Persian complex predicates are of particular interest because their semantics are often idiosyncratic and their structure frequently deviates from general rules of Persian syntax. In spite of these peculiarities, Persian complex predicates are not a marginal part of the language. They form an open, productive class, and are more common than simple verbs. Continue reading
I just read an announcement for a new book: What Counts as Evidence in Linguistics, Edited by Martina Penke and Anette Rosenbach, and published this year by John Benjamins. According to the description of the book on the LingusitList, this book focuses on the innateness debate and shows how formal and functional approaches to linguistics have different perspectives on linguistic evidence. The three guiding questions for this volume are: What type of evidence can be used for innateness claims (or UG)?; What is the content of such innate features (or UG)?; and, How can UG be used as a theory guiding empirical research?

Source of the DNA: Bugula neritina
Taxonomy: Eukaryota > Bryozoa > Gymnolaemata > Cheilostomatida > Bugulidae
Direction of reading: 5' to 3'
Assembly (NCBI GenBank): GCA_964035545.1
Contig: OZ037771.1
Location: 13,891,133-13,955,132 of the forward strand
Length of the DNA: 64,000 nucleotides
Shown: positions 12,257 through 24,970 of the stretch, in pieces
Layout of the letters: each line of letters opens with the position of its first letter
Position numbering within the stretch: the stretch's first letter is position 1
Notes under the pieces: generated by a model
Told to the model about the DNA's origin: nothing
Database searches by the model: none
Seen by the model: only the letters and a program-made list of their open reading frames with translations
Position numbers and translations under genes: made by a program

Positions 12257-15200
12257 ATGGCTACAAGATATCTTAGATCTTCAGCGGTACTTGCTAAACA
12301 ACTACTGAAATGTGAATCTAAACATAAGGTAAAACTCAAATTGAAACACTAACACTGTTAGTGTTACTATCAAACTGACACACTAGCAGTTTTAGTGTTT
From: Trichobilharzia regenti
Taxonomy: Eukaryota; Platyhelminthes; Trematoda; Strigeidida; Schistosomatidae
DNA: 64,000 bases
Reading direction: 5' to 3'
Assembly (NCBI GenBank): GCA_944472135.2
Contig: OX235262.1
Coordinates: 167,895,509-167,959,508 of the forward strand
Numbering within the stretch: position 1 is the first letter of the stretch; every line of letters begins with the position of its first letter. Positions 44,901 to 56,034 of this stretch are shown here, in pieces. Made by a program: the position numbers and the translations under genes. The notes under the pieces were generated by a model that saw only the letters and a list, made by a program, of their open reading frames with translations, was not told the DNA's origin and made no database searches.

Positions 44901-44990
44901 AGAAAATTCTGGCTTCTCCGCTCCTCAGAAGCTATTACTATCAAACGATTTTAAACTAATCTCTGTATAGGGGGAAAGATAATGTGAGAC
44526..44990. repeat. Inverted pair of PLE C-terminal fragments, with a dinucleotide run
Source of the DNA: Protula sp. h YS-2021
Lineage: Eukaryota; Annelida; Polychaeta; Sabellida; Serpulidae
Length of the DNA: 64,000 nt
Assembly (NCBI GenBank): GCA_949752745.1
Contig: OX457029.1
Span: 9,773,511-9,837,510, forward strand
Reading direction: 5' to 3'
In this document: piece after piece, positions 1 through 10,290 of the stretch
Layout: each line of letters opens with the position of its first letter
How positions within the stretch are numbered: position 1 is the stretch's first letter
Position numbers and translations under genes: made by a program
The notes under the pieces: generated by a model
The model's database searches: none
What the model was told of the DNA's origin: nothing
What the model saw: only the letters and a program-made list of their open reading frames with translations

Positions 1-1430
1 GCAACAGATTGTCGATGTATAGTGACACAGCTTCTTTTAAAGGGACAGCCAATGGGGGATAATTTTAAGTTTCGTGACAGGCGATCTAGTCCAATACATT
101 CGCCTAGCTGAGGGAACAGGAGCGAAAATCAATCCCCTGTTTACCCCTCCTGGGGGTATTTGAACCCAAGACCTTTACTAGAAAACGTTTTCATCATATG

This book will be on my list of books to read after I finish my MA Thesis.
The NWO (Netherlands Organization for Scientific Research) Endangered Language Research Programme (ELP) will hold its 2nd International Workshop September 7, 2007, at the University of Amsterdam. The theme of the workshop is Language Description and Linguistic Typology. The keynote speakers will be Dr Peter Austin (SOAS, London), and Dr Claire Moyse-Faurie (CNRS-LACITO, Paris). Read more at: NWO – Invitation to the 2nd International ELP Workshop, September 7, 2007 .